Group Projects: experiences in the trenches
Tip Sheet 8
Tony Norman, Psychology from the CTL Workshop
April 3, 1995
1. Working with group assignments produces a common set of problems: social loafing,
time constraints, evaluation.
2. The benefits of using group projects are: the group product is better than the indi- vidual products, students feel or become more committed/connected in a group be- cause they learn more from each other than from the instructor.
3. Randomly assign group members to avoid cliques and promote diversity.
4. Set up a time table with checkpoints for progrss and deadlines.
5. Have students take minutes of their group meetings and keep attendance and turn them in.
5. If students have difficulty meeting they may be able to use E-mail to communicate or you may designate class time for working on the group project.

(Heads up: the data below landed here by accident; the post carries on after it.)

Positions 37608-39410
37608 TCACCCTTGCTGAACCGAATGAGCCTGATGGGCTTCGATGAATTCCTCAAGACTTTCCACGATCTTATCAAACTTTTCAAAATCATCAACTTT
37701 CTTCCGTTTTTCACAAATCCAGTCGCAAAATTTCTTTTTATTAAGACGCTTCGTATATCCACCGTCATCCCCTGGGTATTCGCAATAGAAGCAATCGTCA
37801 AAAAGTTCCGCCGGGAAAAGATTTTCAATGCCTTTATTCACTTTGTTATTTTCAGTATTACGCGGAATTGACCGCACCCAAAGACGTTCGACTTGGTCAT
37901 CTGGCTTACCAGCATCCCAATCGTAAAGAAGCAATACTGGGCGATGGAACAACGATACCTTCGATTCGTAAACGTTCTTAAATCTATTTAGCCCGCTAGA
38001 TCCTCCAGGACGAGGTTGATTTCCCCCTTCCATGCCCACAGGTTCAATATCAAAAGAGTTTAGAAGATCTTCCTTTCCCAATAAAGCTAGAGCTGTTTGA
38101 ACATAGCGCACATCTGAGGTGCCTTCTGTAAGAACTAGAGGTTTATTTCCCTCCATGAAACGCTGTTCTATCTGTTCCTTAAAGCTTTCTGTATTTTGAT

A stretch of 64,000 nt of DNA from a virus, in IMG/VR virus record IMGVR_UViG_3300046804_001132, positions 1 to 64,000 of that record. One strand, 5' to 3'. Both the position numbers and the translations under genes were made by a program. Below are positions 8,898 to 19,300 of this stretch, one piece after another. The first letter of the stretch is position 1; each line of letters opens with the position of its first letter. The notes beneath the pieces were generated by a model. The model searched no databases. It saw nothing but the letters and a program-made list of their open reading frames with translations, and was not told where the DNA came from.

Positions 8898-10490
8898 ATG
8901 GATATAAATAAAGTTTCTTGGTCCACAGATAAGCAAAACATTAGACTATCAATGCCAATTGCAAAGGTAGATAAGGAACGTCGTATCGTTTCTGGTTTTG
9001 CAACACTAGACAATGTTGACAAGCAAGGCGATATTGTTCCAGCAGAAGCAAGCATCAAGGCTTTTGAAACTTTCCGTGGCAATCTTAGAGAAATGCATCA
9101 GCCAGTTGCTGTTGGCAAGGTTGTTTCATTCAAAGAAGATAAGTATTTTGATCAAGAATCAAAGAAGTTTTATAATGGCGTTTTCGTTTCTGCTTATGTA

6. Plan some way for geographically or socially isolated students to contribute. 7. Having a series of small projects rather than a single large one allows individuals to learn how to work with each other.
8. Members must be personally accountable for their contributions and must be aware of their accountability. Peer evalua- tion is one way of accomplishing this or have team member roles (assigned by group members). One participant suggested allowing teams to ''fire'' individuals.
9. Include your evaluation procedures in the syllabus.
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